A Fragment of the Generative Code for Neighborhoods
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Always find and establish the naturally occurring pedestrian centers
BEFORE giving any thought to cars

This particular unfolding shows a case where the procedure of finding and establishing the network of pedestrian centers in a neighborhood, by unfolding, is entirely different from the normal process of planning streets as it has been done during the last two hundred years!

Let us ask ourselves which places in the area dedicated to the neighborhood most inspire us by their present life or potential for life, and also have the greatest capacity for becoming spiritual and emotional centers of the new neighborhood?

To do this, we need to walk around the place many times -- both with others, and alone -- asking ourselves which places have the natural magnetism to pull us to go there, which make us want to stay there, or simply BE there, which have the power (potentially) to give us life merely from our being there.

In other words, we look for the naturally existing places which are pleasant and comfortable, in their present state. We take a mental position, that these very plesant places, should become public places, and should be for the benefit of the neighborhood as a whole. In an urban site, if it turns out that a major vehicular thoroughfare is one of the most plessant and lively places in the neighborhood, we would then consider that it might, if at all possible, be transformed to pedestrian use, on the assumption that vehicle traffic, inherently more manipulable, and not as easily damaged functionally by lack of beauty, can be diverted or rerouted to a less important road.

On a green field site, where a neighborhood does not exist, similar feelings will most likely be generated by a view, by the form of the land which has a natural protected area, a declivity, or by a high spot which looks out. Great trees, are also capable of giving us such a place, naturally occurring water, the edge of a forest, the bottom of a cliff. It is impossible to predict with any general principles, what feature of a particular piece of land will have this character. Each piece of land is different, and will tell you, in its own way, what unique feature, on that land, is best suited to become the spiritual center of a future neighborhood built there.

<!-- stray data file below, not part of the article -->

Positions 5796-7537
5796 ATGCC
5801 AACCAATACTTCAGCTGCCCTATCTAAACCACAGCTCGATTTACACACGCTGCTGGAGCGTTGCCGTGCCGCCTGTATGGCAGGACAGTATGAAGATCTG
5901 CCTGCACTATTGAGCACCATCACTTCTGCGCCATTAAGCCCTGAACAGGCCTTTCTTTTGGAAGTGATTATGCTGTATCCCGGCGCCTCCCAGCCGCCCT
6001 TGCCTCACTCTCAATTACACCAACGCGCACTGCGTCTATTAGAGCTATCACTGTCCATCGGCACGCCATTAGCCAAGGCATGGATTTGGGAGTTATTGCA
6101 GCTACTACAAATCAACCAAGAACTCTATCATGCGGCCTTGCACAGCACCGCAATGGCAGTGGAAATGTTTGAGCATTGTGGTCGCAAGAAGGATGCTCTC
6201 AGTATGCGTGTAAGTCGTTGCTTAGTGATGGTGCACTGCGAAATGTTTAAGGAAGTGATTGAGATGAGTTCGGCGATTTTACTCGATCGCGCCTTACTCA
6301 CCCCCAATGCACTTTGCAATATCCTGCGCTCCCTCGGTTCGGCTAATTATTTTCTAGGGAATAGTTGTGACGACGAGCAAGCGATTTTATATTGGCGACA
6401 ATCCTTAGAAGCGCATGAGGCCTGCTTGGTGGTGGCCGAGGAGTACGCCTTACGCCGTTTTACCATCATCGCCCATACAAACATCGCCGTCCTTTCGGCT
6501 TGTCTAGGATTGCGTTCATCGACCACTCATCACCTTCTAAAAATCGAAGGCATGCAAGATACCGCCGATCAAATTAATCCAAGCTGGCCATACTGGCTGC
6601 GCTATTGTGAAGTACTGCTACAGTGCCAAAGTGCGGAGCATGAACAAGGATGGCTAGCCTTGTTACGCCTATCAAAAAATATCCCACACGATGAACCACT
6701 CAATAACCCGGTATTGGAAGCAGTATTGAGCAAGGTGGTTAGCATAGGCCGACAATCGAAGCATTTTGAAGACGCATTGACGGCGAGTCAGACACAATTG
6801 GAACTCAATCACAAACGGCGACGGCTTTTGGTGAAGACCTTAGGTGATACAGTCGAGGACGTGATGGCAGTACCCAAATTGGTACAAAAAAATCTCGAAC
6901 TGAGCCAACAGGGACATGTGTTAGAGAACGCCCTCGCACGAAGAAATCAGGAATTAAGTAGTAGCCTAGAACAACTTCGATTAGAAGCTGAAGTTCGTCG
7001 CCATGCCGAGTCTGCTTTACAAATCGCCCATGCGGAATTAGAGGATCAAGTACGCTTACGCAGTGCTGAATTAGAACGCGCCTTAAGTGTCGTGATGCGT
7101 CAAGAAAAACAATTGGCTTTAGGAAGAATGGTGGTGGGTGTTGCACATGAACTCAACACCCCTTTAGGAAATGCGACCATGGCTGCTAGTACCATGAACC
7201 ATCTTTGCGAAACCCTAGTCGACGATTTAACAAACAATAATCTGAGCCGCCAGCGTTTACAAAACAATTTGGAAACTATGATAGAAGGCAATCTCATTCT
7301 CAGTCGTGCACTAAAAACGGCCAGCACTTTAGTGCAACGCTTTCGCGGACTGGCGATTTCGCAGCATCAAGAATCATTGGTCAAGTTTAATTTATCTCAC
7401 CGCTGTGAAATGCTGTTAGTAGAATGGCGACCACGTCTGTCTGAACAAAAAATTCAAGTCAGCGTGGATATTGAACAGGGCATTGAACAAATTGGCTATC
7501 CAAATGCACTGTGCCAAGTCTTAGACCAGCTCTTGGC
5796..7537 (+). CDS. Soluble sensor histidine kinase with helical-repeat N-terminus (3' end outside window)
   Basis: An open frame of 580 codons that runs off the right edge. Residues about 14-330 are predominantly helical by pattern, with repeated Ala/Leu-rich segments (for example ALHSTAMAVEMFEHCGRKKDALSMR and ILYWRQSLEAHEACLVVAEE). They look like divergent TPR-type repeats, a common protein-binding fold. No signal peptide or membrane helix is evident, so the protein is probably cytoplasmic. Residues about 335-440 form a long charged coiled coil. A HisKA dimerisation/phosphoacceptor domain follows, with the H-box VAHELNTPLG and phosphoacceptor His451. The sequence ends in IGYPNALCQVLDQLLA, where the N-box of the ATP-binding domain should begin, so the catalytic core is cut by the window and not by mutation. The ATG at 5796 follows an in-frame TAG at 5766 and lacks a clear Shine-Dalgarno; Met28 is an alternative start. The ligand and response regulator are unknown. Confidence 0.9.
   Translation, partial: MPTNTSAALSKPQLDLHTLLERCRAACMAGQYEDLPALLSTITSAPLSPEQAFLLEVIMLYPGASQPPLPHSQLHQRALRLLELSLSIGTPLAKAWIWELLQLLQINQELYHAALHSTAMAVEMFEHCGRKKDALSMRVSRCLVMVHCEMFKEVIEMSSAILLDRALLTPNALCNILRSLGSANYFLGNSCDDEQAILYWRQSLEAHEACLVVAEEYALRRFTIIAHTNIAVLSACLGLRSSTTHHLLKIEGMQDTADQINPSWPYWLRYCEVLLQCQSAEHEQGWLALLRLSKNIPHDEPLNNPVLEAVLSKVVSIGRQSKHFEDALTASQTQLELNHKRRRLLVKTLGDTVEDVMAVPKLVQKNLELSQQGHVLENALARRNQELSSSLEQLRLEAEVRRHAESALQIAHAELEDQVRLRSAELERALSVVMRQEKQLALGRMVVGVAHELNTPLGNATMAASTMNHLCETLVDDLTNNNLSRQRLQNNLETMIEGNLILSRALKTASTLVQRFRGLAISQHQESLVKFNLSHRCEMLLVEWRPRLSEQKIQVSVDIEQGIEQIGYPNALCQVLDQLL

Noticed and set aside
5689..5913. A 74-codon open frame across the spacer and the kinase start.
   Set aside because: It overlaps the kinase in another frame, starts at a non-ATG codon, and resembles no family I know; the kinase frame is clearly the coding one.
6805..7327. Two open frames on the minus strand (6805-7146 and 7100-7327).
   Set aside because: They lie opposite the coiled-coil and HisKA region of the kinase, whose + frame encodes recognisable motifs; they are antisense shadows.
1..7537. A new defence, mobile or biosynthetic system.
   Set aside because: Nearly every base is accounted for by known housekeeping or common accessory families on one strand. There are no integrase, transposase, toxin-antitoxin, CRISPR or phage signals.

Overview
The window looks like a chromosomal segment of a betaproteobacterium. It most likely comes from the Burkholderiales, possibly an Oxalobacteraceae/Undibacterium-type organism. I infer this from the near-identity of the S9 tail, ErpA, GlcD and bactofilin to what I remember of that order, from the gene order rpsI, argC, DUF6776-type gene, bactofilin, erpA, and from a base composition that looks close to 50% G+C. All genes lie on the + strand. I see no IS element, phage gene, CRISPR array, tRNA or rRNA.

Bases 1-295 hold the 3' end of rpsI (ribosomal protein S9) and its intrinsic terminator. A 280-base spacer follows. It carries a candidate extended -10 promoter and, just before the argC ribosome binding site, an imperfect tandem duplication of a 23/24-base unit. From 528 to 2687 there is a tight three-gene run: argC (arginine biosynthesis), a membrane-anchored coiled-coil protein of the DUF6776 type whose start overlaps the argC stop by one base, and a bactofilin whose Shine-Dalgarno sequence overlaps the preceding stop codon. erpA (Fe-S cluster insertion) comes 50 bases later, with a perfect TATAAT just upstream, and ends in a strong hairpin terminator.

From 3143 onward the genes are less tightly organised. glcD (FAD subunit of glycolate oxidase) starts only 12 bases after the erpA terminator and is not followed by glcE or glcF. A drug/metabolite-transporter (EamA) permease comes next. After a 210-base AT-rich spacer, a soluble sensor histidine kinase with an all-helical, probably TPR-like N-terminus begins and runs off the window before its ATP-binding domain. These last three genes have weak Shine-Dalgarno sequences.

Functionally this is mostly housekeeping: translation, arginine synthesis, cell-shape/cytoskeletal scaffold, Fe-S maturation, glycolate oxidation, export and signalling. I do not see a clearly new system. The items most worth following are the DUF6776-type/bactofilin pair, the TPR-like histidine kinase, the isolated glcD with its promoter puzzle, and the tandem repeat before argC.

On a site that is part of an existing neighborhood, or part of an existing town, the procedure is not very different, though it may turn out to be more complicated.

The main point of this unfolding is that rather than designing a path network, according to our ideas of such a network, we start with those places in the neighborhood that have the deepest feeling -- and then choose to MAKE THESE DEEPER PLACES into streets and elements in a path network. The network comes into being as a result of what the beauty of the site and its places tell us, not vice versa.

  • Without regard for existing traffic or lines of traffic, simply identify the most beautiful places in the neighborhood.
  • Focus attention on these beautiful places, and use them as the backbone of what will become the pedestrian network.
  • Take the shape of these places -- as they are now -- seriously, and leave them with the shape that now makes them beautiful, as it is.
  • Transfer the positions of these shapes and spaces, with stakes in the ground.
  • Measure their positions by direct GPS survey, via computer, to the topographic map you have.
  • Complete the connections and connectivity, to take these most beautiful fragments, and connect them to each other to form a network.

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